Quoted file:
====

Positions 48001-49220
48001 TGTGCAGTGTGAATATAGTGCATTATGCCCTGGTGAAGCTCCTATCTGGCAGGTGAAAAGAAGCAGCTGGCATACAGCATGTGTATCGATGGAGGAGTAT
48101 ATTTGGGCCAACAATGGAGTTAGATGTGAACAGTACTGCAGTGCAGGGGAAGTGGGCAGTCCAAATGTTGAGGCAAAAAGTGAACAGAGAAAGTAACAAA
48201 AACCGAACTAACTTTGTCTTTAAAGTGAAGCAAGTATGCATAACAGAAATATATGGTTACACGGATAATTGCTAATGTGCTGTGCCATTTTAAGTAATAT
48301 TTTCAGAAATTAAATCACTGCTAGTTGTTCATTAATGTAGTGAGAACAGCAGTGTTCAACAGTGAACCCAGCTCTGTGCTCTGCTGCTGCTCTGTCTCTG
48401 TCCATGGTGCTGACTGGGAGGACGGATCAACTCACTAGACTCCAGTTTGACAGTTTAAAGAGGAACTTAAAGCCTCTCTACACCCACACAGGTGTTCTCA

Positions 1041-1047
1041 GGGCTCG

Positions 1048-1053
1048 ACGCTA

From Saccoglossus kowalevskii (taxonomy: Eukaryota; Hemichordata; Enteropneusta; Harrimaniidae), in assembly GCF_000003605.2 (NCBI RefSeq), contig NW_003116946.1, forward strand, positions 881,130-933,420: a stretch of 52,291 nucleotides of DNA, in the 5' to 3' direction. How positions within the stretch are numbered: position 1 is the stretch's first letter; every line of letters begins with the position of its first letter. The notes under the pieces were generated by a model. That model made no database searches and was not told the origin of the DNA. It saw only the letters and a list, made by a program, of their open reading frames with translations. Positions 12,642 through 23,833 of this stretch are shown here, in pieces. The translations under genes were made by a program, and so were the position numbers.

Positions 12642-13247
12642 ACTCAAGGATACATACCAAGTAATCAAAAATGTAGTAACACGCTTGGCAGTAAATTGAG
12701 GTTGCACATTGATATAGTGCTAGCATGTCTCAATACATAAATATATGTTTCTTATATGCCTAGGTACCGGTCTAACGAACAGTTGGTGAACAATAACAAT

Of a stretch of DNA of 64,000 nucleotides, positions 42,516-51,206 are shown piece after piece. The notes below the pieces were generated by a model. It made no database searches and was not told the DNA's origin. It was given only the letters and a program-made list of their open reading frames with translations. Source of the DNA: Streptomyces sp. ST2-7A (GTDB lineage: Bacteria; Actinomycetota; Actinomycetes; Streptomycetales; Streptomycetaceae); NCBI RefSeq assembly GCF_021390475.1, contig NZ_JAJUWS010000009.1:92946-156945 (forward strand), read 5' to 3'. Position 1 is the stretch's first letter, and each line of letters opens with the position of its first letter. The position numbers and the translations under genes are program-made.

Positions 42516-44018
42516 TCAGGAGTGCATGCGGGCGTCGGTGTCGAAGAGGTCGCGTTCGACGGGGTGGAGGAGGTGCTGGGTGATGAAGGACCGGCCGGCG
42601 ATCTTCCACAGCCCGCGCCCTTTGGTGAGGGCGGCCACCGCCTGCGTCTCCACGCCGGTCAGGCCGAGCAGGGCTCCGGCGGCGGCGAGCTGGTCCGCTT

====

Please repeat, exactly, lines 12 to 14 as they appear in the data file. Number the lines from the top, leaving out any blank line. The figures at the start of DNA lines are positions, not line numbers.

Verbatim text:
Positions 12642-13247
12642 ACTCAAGGATACATACCAAGTAATCAAAAATGTAGTAACACGCTTGGCAGTAAATTGAG
12701 GTTGCACATTGATATAGTGCTAGCATGTCTCAATACATAAATATATGTTTCTTATATGCCTAGGTACCGGTCTAACGAACAGTTGGTGAACAATAACAAT